Saturday, February 25, 2012

In the First Person

From the day I started writing (a very long time ago), I've struggled with this odd notion of POV (point of view). Frankly, I don't see what the hollering and bellyachin' is about, but editors and publishers and some writers and readers seem to think it's a big deal so I've struggled mightily to figure it out.

I believe there are some people who are just plain POV blind just like there are people who can't see the color blue. Just when I think I have it right, someone (usually a long-suffering editor or critique partner) will point out that--no--I don't have it right.

A couple months ago I embarked on a new venture. I started a story in first person. And for the very first time, I could actually "see" the difference. "I" as the narrator can only know certain information. And everyone else cannot know or see what I perceive or know. That might seem like a simple concept.

Not so.

I'm writing a love scene. Can I just say it's very odd to write such a scene from a personal viewpoint? For some reason it brings an immediacy to the actions and thoughts of my female character that I've never experienced before as a writer.

No matter how...out there...erotic romance writers might appear to be, there's still a barrier between them and their characters when they're writing in third person. (By the way, is there a second person POV? If so, how does that work?) Anyway, moving along. In first person you can freely describe--or not--all the feelings, emotions, surroundings your character is experiencing. Generally, this is pretty tame stuff.

But what happens when you start describing sex? Average humans can barely acknowledge they even participate in the activity, let alone discuss what they're actually feeling or any fantasy they might want to try out. In first person, the writer is liberated in a truly scary fashion. It's kind of like writing a diary you intend to burn.

Write anything down you want and figure out whether you'll delete it later. I don't know what I'll keep. But I've learned a lot about POV. I suspect when I finish this story, someone will tell me--no--I still don't have it right. Heh. How will they know?

After all, it's all my point of view.



  1. Interesting post :)

    For what it's worth, you have:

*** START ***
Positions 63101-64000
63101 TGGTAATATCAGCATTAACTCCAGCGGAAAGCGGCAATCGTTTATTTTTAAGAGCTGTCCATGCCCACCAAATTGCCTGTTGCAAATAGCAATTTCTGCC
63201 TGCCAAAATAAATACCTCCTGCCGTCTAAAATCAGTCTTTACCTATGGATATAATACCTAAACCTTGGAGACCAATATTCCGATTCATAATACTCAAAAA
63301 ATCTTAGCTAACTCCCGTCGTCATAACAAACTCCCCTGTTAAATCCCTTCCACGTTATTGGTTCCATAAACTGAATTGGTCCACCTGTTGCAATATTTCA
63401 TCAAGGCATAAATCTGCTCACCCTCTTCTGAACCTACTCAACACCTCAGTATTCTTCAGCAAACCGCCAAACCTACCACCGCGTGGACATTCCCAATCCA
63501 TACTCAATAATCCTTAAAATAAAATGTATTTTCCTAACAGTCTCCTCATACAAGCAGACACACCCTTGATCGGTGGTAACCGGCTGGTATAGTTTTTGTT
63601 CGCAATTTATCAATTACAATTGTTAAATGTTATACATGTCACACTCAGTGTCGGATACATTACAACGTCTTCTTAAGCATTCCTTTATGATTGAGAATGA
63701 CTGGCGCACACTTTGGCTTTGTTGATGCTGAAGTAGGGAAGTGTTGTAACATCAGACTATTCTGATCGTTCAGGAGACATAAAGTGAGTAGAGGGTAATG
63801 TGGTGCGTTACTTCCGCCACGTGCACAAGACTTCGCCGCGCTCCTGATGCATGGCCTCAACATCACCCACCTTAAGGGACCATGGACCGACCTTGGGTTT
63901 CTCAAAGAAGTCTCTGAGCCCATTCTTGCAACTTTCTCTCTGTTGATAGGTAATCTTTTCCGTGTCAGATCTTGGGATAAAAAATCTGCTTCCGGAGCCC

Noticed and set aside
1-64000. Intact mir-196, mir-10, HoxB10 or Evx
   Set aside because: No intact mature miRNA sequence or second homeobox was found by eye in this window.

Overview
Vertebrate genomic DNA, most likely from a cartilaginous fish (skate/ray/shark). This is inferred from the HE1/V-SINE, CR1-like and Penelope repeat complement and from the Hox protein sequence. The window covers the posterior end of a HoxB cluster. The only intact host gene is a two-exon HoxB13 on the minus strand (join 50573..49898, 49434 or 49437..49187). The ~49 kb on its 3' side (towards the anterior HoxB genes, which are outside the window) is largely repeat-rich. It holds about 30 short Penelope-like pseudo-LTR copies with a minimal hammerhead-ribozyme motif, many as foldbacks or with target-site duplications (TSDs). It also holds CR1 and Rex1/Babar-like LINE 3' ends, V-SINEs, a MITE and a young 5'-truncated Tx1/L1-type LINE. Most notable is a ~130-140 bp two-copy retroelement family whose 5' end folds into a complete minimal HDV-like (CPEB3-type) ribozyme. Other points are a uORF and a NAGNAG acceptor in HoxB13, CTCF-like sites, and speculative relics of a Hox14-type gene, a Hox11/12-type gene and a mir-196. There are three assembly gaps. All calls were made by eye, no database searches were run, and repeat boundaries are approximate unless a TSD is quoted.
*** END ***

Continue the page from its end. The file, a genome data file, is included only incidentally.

1st person= "I walked to the door."
    2nd person = "you walked to the door."

    Then you have 3rd person close (ie only follows one viewpoint) and 3rd person omniscient (sometimes "headhopping," sometimes simply an omniscient narrator). Technically, everything you're pouring into 1st person, you *should* be able to do with 3rd person close. You just swap that "I" for "she." However 1st has a kind of confessional feel and so seems more intimate a lot of the time. And there's something detached about saying "she" instead of "I."

    A lot of readers don't like 1st person, especially within the romance genre (it's more popular within YA). And a book in 2nd person is very rare and a very hard sell. POV is a fascinating topic.

  2. Also, I like your diary analogy so much, I'm putting it on Twitter. If you feel that way then you're most definitely doing it right!

  3. Lucy--How lovely to hear from you. Thank you for your kind words!

  4. No one gets POV right. I was reading JR Ward book - her POV was all over the place.

  5. I have a hard time remembering the difference b/t 3rd person omniscient and 3rd person multiple.

    We had to write at least one story in the 2nd person for my Creative Writing class last semester. I ended up liking mine, but writing an entire novel in it? That would be rough!

  6. Amarinda--so many "popular" authors write all over it's hard for me to tell which is the right way. :-)

    But then I suspect "correct" depends on how much money you're bringing in... are very fortunate your instructor at least introduced you to POV. I've taken several courses in writing and not one mentioned POV. So you're ahead of the game!

  7. I love to write in 1st person, but one of my editors said I'm not so good at it! LOL

  8. Amber, I suppose that depends on whether or not you respect that editor's opinion. And how motivated you are to get better at it. I've never tried it so I'm having fun with it. :-)

  9. I know, Anny! Writing in first person POV is so different! No, you can't see what's going on behind you - this is what makes it so hard. You have to stay in your character's head all the time. So interesting!

  10. Strangely enough, Julia, I'm not having a problem with that at all. It's all those "I"'s I'm having trouble with, you know? But I'm really enjoying the trip!

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